2. In American football, the players are active for about 30 seconds, then everything stops. If there is a switch between offense and defense the entire team is traded out. If the football is going to be kicked, some of the team is traded out. In soccer, players play for 45 minutes, take a short break, then play for another 45 minutes. Individual players may be exchanged from time to time.

3. In American football, there are automatic timeouts after certain plays and each team has three timeouts per half that can be used at the team’s discretion. In soccer, the only timeouts occur after a serious injury.

4. In American football, players wear equipment roughly equivalent to the body armor used in Operation Desert Storm/Shield. In soccer, the players are protected by shin guards.

5. In spite of all the protective gear, American football players have a high incidence of traumatic brain injury.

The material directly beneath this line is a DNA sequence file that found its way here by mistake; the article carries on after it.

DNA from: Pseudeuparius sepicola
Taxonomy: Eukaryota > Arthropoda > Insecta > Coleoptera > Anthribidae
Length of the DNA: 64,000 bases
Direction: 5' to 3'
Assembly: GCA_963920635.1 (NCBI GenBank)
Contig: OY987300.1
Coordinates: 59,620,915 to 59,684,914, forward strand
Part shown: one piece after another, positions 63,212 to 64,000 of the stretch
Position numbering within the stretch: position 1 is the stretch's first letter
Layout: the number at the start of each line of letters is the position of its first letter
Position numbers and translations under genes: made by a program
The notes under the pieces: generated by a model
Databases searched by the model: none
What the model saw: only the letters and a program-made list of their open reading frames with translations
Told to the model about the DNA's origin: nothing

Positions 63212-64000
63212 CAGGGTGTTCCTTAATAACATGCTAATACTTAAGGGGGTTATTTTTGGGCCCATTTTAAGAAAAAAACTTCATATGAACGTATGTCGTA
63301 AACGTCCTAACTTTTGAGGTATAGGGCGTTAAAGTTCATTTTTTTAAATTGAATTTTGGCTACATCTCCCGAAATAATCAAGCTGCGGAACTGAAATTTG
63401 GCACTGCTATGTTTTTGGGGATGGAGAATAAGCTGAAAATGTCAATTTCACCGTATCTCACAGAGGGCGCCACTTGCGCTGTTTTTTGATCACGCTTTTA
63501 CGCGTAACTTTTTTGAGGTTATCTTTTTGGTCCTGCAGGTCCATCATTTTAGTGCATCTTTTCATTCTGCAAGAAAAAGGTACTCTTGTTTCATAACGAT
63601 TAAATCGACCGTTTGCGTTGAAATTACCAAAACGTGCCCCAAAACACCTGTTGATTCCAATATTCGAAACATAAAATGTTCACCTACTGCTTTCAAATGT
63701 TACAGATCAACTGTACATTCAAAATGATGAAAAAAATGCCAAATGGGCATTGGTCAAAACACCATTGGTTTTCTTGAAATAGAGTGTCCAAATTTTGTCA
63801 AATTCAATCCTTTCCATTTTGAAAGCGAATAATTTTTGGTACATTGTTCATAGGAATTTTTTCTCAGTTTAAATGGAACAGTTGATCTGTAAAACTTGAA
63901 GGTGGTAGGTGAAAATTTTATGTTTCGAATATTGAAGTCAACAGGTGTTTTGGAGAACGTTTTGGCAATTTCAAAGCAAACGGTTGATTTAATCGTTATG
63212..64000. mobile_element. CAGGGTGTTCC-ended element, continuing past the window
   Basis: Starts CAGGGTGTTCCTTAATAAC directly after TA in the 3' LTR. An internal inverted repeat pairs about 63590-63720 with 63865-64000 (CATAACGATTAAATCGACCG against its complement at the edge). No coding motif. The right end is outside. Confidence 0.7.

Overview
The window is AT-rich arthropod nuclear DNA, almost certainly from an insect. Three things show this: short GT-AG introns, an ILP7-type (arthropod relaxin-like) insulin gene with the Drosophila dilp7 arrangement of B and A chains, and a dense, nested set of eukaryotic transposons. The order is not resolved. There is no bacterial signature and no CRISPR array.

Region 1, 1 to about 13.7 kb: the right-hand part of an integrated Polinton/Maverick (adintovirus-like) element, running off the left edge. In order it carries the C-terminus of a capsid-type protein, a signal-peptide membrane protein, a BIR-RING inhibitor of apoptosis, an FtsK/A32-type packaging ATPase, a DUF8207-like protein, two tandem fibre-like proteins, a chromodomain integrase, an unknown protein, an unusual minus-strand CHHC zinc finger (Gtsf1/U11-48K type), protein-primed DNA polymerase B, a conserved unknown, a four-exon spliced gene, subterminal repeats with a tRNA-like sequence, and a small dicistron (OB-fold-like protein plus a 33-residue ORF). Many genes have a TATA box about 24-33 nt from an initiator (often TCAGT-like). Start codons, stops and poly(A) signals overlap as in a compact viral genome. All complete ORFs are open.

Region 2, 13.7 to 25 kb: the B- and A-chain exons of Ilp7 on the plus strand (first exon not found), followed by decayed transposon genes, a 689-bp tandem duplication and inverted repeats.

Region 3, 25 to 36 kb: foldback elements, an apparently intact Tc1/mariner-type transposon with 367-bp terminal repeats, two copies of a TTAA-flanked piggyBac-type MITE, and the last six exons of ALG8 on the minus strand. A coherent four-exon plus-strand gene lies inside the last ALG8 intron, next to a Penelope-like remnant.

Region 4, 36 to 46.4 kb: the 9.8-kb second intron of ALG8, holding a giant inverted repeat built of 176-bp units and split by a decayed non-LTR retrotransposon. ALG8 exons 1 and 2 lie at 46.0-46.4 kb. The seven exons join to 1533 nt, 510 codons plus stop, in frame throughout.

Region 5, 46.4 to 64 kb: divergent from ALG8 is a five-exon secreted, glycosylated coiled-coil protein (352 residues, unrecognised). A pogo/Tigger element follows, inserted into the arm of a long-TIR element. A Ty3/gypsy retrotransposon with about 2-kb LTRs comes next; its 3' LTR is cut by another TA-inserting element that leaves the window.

6. Tickets for either type of football are expensive; Superbowl tickets are reported to average $4,000 each–and those are the cheap seats.

7. And, finally, as a good old American game, the Superbowl will be played in a stadium with the name of a good old American company–Mercedes Benz.

Twenty-First Century Customer Servcie*

In many retail stores I find several recurring themes–none of which are particularly appealing.

  1. Everything gets moved around. This is true at WalMart, the local grocery store chain, and who knows where else (I don’t shop too many other places).
  2. Once everything is moved (at least at the grocery stores), the prices are raised by about 10 percent.